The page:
Letter From L.A.: Writing Off Oscar In the Year of Harvey

And so, the silly season is upon us again. It’s red-carpet time here in Los Angeles. The month of limos,

And so, the silly season is upon us again. It’s red-carpet time here in Los Angeles. The month of limos, acceptance speeches and borrowed jewelry. The time when Joan Rivers and her daughter blow into town, like the evil twin sisters of the Santa Ana winds, and ask, with all the gravity of Hans Blix: “Who are you wearing?”

This year, there’s a strange feeling in the air about the upcoming Academy Awards: a definite lack of enthusiasm, bordering on disinterest, during what is normally a frenzied run-up to the awards ceremony.

Part of this is obviously due to the fact that, at the moment, the movie business isn’t exactly at the center stage of world events.

But perhaps more tellingly, with three out of the five nominees for Best Picture coming from New York’s Miramax, and none of the contenders coming directly from a major studio, there’s a sense of disengagement-a feeling that the Oscars are already a fait accompli , and that Harvey Weinstein has won.

This isn’t to say that the Oscars aren’t important any more. The statue and the show (as old-timers call them) remain the very pinnacle of show-business achievement. Everyone still wants one; every morning, millions of gallons of water go down the drain in Los Angeles as people stand in the shower fantasizing, practicing their spontaneous acceptance speeches decades in advance.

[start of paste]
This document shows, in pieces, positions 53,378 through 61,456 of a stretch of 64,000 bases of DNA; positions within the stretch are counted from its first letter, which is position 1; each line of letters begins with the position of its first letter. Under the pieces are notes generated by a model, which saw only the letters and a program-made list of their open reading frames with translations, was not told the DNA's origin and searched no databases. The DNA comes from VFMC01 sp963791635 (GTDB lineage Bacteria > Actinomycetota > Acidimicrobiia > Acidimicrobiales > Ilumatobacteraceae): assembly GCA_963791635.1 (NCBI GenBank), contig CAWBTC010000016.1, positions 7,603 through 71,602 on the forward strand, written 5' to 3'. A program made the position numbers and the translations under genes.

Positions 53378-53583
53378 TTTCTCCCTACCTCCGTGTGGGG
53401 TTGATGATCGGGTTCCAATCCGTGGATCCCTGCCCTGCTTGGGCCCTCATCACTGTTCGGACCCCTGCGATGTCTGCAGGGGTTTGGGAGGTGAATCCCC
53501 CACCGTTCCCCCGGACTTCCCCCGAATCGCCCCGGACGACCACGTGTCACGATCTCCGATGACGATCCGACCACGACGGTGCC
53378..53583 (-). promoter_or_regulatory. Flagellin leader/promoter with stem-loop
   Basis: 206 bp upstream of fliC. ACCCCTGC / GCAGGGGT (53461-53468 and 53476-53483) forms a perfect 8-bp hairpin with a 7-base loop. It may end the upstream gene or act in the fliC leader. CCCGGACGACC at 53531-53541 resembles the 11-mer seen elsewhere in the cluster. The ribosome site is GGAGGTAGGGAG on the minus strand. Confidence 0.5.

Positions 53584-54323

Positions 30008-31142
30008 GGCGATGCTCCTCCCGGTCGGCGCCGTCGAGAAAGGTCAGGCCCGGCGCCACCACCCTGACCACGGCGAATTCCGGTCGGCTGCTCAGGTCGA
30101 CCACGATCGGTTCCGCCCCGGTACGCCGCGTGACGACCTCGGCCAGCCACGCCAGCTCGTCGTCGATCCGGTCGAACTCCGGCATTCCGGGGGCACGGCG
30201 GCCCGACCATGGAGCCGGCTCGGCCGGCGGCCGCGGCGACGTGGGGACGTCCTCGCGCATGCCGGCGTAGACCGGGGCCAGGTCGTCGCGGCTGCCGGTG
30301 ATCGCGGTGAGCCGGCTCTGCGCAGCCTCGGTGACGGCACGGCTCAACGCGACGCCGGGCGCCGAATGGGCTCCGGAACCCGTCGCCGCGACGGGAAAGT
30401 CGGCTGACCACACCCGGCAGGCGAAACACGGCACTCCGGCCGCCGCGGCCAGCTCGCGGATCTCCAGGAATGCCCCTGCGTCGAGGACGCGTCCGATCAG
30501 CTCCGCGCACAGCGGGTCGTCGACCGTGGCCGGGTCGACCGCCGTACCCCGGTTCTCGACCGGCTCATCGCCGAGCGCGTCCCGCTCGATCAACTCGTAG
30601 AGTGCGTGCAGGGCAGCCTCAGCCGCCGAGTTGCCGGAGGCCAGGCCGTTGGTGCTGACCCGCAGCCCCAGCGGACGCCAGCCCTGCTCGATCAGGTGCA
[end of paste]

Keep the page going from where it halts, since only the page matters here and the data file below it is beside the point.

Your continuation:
But to some extent, there’s a feeling that this year, something has gone wrong with both the nominating process and the kinds of pictures being released by the major studios. The concern is that what’s considered “good” is no longer popular, and what’s popular isn’t any good. And the larger worry is that the Oscars, which have always been seen as a mass-marketing tool, will become more like book awards, where Knopf (or Miramax) gets all the accolades, but the Stevens-Stephen King or Steven Spielberg-are what drive the business and connect with the audience.

Seventy-five years ago, when the Oscars first began, the studio chiefs would collect the unmarked ballots from their contract players and vote in the studio’s self-interest. The system was benignly corrupt. But there wasn’t a huge divergence between what was prestigious and what was popular. There was no surprise when Gone with the Wind or Casablanca took home the statue for Best Picture.

With the fall of the studio system-and the end of the contract employee-the voting process ostensibly became more democratic. This gave rise to the late December Oscar-contention releases (the thinking was that Academy members wouldn’t remember pictures that had been released the previous spring) and marked the beginning of advertising campaigns to win nominations and statues.

By the mid-90’s, the Oscars had taken on all the trappings of a modern-day political race: massive advertising and publicity campaigns, war rooms, photo ops, and the lobbying of Academy voters by sending videotapes and providing catered dinners at special screenings. It was probably all but inevitable that the nasty side of the current American political process would also surface-culminating in last year’s whispered smear campaign against A Beautiful Mind .

And at the bottom of all this, of course, was the race for the additional revenue that an Oscar nomination-or win-can bring to a studio’s coffers.

In executive Hollywood, there’s a decidedly bifurcated view of this situation.